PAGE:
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The United Nations Urged to Reject the Military Regime’s Election in Burma (click to view PDF)

Crimes against Humanity by the Regime Should Be Investigated

U.S. Campaign for Burma- Press Release
March 29, 2010
Media Contact: Mike Haack at (202) 234 8022

(Washington, DC) The United States Campaign for Burma, a leading coalition of Burmese activists in exile and American human rights campaigners working to promote freedom, justice and democracy in the Southeast Asian country of Burma, wholeheartedly supports the decision of the National League for Democracy (NLD), to boycott the regime’s sham election. The NLD is the legitimate leader of Burma’s democracy movement and the decision was made unanimously by over 100 NLD leaders during a meeting today at party headquarters in Rangoon. The NLD, led by the world’s only imprisoned Nobel Peace Prize Recipient, Aung San Suu Kyi, won a landslide victory in the 1990 election, held by the same military regime, which refused to honor the election result and never convened a Parliament.

20 years later, the regime issued a set of electoral laws on March 8, 2010, and officially abolished the 1990 election result. With these laws, NLD was forced to accept the regime’s new constitution, which was written by the regime’s cronies and designed to establish a permanent military dictatorship in Burma. The constitution was then approved by a fraudulent vote in 2008, in the immediate aftermath of Cyclone Nargis, which devastated major parts of the country and claimed more than 140,000 lives. The regime threatened to abolish the NLD if it does not (1) expel Aung San Suu Kyi and other party members who are serving prison terms, (2) contest in the 2010 election, and (3) re-register at the Election Commission within 60 days. Today, with their decision not to register at the Commission, NLD leaders sent a clear message to Than Shwe, paramount leader of the military regime, saying that they will not bow to the pressure and injustices of the regime.

“This is a courageous call by the NLD leaders and I am very proud of them,” says Aung Din, Executive Director of the U.S. Campaign for Burma. “They all choose to continue to stand together with Aung San Suu Kyi and all political prisoners, as well as the people of Burma by rejecting the regime’s sham election. They made history,” continues Aung Din. Ethnic political parties and the people of Burma welcomed the NLD’s decision. The United Nationalities Alliance, a coalition of 12 ethnic political parties that won altogether 67 seats in the 1990 election, announced a few days earlier that they would not participate in the election.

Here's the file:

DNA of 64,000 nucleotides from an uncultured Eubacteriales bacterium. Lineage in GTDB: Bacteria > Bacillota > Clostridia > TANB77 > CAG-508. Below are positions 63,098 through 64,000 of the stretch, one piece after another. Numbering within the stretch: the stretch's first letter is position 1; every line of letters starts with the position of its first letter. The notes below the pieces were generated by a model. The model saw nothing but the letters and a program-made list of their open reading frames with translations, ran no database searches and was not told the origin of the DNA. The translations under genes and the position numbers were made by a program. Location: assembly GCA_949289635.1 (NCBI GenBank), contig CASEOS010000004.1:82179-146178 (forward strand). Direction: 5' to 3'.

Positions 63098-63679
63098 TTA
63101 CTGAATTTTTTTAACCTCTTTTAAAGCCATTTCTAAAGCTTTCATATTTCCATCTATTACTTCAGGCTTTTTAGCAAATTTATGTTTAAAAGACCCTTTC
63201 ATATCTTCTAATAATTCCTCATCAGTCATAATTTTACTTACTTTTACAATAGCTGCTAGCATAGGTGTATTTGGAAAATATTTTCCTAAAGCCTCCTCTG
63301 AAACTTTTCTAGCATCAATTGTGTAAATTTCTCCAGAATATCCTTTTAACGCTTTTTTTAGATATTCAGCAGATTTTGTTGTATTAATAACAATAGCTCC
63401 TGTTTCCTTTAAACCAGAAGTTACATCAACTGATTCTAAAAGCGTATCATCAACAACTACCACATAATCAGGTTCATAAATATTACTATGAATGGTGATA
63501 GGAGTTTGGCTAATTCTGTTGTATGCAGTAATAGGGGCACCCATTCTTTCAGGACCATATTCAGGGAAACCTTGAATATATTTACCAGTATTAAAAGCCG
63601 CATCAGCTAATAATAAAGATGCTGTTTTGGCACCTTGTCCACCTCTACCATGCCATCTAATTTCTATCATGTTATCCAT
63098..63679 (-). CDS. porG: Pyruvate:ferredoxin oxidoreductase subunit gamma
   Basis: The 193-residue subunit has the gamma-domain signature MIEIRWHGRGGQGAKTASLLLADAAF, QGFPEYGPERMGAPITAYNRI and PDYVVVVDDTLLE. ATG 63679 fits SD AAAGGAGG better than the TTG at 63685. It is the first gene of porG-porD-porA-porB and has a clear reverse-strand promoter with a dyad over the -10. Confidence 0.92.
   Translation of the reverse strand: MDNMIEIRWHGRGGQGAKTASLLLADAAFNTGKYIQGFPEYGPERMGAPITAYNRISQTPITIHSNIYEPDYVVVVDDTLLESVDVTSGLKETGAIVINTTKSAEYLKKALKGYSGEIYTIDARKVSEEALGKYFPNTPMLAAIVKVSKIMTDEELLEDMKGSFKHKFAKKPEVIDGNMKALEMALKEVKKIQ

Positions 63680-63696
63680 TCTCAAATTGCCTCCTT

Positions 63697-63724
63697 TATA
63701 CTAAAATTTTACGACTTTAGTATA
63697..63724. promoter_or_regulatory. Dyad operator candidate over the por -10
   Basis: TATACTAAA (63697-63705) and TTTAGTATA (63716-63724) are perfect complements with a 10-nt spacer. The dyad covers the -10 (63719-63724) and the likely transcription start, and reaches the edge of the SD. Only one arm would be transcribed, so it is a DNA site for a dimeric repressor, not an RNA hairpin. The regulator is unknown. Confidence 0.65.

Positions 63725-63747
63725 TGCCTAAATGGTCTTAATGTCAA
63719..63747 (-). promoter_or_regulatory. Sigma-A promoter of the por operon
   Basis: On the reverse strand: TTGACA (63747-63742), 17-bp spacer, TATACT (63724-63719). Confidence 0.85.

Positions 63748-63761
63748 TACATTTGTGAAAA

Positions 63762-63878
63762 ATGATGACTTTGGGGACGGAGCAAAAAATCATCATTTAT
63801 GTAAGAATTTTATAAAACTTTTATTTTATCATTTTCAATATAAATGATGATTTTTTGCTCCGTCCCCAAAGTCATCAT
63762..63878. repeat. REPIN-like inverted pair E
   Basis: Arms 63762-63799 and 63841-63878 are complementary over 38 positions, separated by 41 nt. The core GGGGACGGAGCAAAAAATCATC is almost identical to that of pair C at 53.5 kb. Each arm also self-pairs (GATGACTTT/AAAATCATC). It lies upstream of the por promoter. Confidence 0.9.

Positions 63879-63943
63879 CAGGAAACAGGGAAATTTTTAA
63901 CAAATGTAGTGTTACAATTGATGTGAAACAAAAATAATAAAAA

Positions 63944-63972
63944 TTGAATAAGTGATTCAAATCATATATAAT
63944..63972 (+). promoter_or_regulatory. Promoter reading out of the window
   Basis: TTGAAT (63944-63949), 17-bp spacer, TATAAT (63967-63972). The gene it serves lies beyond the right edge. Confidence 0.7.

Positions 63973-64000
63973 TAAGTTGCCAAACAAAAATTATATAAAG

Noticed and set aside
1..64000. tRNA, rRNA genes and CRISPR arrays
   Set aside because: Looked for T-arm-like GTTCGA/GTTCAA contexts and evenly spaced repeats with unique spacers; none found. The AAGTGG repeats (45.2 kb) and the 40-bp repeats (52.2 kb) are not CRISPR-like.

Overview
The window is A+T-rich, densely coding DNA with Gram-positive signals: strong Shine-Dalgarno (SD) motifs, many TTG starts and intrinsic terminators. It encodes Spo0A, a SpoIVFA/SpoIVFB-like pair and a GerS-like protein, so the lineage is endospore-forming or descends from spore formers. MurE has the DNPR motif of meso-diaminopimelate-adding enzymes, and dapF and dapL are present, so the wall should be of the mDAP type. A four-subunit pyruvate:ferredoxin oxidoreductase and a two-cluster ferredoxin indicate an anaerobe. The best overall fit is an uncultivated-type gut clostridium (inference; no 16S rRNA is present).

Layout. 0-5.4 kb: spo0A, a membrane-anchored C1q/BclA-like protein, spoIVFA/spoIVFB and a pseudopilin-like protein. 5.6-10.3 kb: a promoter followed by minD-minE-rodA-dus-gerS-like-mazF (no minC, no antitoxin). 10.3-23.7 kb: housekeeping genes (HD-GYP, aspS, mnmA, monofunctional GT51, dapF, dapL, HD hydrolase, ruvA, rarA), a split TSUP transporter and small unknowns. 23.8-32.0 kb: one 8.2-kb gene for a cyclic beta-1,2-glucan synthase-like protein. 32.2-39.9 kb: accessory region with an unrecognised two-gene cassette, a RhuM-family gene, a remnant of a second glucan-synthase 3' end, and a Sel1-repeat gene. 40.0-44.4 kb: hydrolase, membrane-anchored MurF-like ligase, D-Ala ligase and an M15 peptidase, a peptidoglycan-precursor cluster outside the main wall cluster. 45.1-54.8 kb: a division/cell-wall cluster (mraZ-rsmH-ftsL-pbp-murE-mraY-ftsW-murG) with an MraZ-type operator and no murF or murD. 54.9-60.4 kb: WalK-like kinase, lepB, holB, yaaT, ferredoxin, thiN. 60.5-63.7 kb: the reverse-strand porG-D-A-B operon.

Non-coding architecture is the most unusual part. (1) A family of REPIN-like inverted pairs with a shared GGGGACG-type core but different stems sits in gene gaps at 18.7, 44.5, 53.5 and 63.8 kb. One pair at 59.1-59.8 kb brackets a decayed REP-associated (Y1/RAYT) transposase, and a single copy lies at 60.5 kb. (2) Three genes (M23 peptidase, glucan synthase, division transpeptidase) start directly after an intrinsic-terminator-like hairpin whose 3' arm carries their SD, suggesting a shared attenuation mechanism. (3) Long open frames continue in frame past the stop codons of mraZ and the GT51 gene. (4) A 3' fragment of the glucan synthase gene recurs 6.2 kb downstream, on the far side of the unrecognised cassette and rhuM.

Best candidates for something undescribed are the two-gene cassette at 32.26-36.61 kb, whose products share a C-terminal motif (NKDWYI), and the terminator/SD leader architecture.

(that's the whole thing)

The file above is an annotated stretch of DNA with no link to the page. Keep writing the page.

Tensions between the regime and ethnic ceasefire groups at the border areas are extremely high, as well. Several armed ethnic groups have called on the regime to revise its constitution, refused to disband their troops and will not contest in the election. The regime has deployed tens of thousands of soldiers to ethnic minority areas while ethnic troops prepare to protect their homelands.

“The United Nations must intervene in Burma right now,” said Aung Din. “It should reject the regime’s election. It should apply effective pressure on the regime to release all political prisoners, including Aung San Suu Kyi, and start a meaningful political dialogue. The United Nations also must set up a commission of inquiry to investigate war crimes and crimes humanity in Burma as recommended by Special Rapporteur Mr. Tomas Ojea Quintana.” said Aung Din.

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